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Friday, April 12, 2013

Confronting the Story -- but First, Reporting It

Let me start with what I consider, at this point, beyond debate where Dr. Kermit Gosnell's abortion clinic is concerned:

(1) What apparently went on in that clinic was appalling, abhorrent, and utterly reprehensible;
(2) This is in every conceivable sense a newsworthy story.

Guilt, for criminal law purposes, has not been established, but the available evidence is quite enough to trigger -- to compel -- discussion.

The unsanitary conditions, racially discriminatory treatment, and general disregard of medical standards form a secondary backdrop to the criminally negligent treatment of expectant mothers, which again is less shocking than the repeated killing (by scissors severing spinal cords) of viable fetuses inconveniently born alive.

There is no nonpolitical explanation for the failure of major news outlets (other than Fox) to cover this story that comes close to passing the laugh test. The only plausible explanation is the pro-choice stance of those who decide what stories to feature. But avoiding this story on such a basis is terribly short-sighted. The void is filled by those who oppose all abortion, and seize this opportunity to suggest moral equivalency between an alleged serial murderer of viable infants and any doctor who performs abortions at any stage and under any circumstances.

It is probably time to show my own hand. I believe the slogan "My body, my choice" applies much more neatly to the issues of drug use and lifestyle choice (e.g. Big Gulp sodas and riding a motorcycle without a helmet) than it does to the presence of what is from its inception a separate, though dependent, biological entity. While I am, at present, somewhat reluctantly in favor of a woman's right to choose abortion in the early stages of a pregnancy, I cannot condone abortion -- as opposed to delivery -- of a possibly viable fetus. Moreover, as medical technology advances, I believe the time will come when any fetus and perhaps any embryo can be sustained and nurtured in an artificial environment -- and when that time does come, we as a society may have to find alternatives to abortion. In any case where there are parents waiting to adopt the infant-to-be, and can afford to pay for its interim care, they should perhaps have the right to do so. Where no adoptive parent exists, this may become a collective societal responsibility. While this option would be emotionally painful to many of the biological mothers, I do not believe we can ethically protect them from that pain at the cost of discarding new life that no longer depends on them for survival.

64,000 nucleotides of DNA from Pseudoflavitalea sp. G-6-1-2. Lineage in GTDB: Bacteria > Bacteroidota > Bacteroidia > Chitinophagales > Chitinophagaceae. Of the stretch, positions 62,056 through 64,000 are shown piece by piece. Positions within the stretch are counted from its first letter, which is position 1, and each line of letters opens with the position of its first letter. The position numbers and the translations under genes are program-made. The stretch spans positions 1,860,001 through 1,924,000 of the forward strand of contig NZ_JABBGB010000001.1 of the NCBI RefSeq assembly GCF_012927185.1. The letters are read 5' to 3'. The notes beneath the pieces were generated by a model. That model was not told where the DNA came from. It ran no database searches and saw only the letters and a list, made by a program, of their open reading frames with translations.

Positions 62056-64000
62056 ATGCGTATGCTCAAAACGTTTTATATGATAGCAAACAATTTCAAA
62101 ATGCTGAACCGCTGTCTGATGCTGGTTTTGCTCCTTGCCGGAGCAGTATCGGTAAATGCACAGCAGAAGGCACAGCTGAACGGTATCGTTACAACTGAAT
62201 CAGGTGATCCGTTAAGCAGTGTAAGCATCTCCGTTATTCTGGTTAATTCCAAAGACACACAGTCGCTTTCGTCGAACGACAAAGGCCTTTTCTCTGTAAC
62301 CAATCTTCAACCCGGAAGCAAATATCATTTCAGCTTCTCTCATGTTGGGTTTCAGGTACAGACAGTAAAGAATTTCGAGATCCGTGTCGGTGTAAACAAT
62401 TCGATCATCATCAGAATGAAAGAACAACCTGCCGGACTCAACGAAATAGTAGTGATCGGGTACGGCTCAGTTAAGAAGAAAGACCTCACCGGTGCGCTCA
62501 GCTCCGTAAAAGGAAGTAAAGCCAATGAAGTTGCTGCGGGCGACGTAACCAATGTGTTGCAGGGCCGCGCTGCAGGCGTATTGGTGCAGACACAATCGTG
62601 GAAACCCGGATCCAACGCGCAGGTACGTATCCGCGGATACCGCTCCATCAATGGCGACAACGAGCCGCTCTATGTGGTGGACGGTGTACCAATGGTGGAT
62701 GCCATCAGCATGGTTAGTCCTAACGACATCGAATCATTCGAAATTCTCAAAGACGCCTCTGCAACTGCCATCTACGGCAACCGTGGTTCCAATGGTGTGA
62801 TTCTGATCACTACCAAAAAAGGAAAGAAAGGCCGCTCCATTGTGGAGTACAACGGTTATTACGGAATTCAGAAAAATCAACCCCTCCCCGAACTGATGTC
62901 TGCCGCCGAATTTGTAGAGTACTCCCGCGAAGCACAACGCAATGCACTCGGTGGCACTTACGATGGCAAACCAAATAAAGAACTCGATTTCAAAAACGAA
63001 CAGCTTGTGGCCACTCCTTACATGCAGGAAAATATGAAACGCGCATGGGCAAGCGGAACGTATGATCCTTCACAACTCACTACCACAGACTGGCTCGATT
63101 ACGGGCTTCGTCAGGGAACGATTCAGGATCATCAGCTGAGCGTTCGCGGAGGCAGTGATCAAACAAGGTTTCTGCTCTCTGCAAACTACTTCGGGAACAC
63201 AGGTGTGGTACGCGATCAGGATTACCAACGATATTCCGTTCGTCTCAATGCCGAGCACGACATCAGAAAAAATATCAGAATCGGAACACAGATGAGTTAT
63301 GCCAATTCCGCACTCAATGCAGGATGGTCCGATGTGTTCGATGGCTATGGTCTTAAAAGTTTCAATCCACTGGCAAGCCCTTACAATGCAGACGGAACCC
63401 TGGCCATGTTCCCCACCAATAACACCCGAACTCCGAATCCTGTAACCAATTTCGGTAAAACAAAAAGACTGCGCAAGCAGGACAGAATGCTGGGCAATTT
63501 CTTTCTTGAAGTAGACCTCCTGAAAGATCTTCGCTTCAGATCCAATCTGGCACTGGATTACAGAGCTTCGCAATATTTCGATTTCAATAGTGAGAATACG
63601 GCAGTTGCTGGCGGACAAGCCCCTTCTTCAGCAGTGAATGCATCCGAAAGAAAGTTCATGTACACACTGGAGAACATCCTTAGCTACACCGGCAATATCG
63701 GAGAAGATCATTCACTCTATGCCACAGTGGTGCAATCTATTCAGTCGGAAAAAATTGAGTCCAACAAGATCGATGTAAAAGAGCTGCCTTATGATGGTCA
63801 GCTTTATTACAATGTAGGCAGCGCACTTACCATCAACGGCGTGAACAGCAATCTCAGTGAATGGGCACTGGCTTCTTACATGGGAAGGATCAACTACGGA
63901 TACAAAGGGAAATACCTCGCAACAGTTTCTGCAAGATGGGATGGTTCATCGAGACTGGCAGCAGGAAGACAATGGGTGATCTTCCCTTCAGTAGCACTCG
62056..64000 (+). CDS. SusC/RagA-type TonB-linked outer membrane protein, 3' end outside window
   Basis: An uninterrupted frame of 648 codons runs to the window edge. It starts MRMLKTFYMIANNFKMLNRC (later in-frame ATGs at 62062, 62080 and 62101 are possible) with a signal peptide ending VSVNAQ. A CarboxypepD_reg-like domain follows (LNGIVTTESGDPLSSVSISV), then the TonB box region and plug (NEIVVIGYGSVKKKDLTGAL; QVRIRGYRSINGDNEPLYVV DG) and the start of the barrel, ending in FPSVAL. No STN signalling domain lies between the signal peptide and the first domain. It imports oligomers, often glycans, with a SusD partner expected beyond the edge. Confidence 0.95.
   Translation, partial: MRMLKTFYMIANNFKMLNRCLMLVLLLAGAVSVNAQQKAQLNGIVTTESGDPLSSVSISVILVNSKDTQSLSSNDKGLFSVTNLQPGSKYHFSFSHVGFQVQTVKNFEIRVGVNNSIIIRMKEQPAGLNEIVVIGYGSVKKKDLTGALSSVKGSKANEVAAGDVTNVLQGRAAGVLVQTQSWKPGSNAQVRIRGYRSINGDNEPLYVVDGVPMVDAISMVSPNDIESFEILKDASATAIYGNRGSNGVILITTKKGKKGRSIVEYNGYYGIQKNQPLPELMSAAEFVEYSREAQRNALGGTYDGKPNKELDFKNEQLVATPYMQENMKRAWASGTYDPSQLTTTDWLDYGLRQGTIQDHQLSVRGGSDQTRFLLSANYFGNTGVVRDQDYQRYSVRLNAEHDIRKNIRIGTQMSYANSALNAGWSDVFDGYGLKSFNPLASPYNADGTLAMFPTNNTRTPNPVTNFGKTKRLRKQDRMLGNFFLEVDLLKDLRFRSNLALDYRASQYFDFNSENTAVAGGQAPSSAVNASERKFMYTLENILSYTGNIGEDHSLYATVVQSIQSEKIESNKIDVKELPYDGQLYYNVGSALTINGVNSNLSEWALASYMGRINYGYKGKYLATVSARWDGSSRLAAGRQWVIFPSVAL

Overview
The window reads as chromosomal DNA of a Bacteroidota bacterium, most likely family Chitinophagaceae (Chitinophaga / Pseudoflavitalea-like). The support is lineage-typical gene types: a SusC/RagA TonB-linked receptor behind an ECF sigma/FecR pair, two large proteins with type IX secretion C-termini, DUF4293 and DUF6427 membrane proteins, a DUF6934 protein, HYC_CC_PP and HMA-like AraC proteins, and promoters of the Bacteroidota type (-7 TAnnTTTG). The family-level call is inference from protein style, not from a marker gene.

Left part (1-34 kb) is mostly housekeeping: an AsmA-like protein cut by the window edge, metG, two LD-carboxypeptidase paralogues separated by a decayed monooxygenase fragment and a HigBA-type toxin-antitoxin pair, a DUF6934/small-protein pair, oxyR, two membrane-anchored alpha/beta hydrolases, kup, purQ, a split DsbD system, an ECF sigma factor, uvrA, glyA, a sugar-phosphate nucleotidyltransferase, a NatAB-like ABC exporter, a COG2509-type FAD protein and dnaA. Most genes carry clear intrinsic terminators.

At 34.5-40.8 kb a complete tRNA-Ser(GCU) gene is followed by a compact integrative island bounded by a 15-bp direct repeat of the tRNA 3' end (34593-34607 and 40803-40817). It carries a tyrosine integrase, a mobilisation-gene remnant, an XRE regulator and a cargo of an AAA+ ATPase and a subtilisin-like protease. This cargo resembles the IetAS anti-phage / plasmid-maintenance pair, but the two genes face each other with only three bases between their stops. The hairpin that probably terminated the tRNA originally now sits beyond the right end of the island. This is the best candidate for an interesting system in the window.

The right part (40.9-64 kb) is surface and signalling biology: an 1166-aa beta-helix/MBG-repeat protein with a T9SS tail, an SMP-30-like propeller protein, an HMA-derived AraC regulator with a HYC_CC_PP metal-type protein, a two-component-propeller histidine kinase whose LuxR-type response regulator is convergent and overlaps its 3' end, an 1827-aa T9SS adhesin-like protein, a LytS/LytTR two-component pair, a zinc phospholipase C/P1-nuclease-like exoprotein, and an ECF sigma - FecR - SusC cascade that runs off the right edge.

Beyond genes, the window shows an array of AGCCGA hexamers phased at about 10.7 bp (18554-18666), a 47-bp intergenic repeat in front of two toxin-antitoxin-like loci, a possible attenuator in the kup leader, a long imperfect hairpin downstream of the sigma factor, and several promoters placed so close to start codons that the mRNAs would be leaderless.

Enough of my own views. It behooves any of us who are not ready to ban all abortion to consider how we may continue to allow it, with what safeguards and limitations, without cheapening human life to the point where we slide down the proverbial slippery slope into the bloody shambles of Dr. Gosnell's workshop.

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